I know what it feels like to believe you are the only one going through this pain or that particular agony. Or, more accurately, that you are the only one who handles it so poorly. We have front-row seats to our own depravity and nosebleed seats to other people’s. We don’t see the same blemishes, wounds, scars, and abnormal gait in others that we see in ourselves, but that is only because it’s easier to see the mask other people wear. We don’t mean to wear masks; we are just afraid that if we take them off, we will be the only one who looks like the Phantom of the Opera.
While these masks might protect us from judgment and criticism, they can also reinforce feelings of loneliness and alienation as they prevent authentic connections. It is in embracing vulnerability and sharing our true selves that we often find we are not alone in our struggles, and that others, too, have their wounds and scars. The realization that others also have their ‘Phantom of the Opera’ moments can be profoundly comforting and can foster deeper, more genuine relationships.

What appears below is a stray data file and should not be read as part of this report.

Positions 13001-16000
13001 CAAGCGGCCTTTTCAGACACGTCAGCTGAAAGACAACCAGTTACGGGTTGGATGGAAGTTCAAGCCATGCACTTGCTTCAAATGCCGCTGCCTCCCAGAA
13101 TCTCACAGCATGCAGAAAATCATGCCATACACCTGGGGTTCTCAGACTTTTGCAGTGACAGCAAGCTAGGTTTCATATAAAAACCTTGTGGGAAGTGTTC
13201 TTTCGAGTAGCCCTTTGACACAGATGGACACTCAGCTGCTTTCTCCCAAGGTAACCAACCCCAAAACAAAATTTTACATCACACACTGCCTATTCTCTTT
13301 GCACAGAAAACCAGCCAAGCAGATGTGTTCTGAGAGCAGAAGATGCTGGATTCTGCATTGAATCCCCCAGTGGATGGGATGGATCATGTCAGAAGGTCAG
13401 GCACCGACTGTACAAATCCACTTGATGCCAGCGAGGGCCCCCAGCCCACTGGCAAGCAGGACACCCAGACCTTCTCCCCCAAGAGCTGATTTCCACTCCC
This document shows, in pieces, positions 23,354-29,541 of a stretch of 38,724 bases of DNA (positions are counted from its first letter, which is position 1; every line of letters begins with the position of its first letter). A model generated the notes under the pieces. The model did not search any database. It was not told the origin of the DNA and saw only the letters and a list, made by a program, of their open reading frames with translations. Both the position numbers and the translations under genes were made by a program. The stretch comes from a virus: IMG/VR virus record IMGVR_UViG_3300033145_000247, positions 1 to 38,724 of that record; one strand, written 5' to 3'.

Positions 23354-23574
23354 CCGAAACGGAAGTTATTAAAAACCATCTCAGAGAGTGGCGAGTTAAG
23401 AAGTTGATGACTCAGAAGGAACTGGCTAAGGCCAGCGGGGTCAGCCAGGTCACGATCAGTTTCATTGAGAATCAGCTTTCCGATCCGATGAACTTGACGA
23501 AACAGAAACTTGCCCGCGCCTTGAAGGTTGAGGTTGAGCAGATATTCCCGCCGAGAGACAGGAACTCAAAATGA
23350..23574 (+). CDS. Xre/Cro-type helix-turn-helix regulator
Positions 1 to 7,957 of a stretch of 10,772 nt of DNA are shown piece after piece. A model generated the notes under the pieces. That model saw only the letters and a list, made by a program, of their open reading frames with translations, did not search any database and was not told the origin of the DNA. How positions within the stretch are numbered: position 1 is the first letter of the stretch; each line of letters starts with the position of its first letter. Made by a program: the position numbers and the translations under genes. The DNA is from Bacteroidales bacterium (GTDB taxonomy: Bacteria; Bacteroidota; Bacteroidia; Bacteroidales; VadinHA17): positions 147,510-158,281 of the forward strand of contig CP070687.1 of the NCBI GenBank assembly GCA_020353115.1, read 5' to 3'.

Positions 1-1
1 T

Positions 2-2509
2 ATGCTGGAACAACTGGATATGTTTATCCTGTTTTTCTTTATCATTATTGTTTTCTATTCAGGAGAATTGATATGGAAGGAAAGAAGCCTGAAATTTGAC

My sister felt this loneliness, and the intensity drove her to her death. If only I had been able to remove my mask back then. I caused her to feel alone in a crowded room.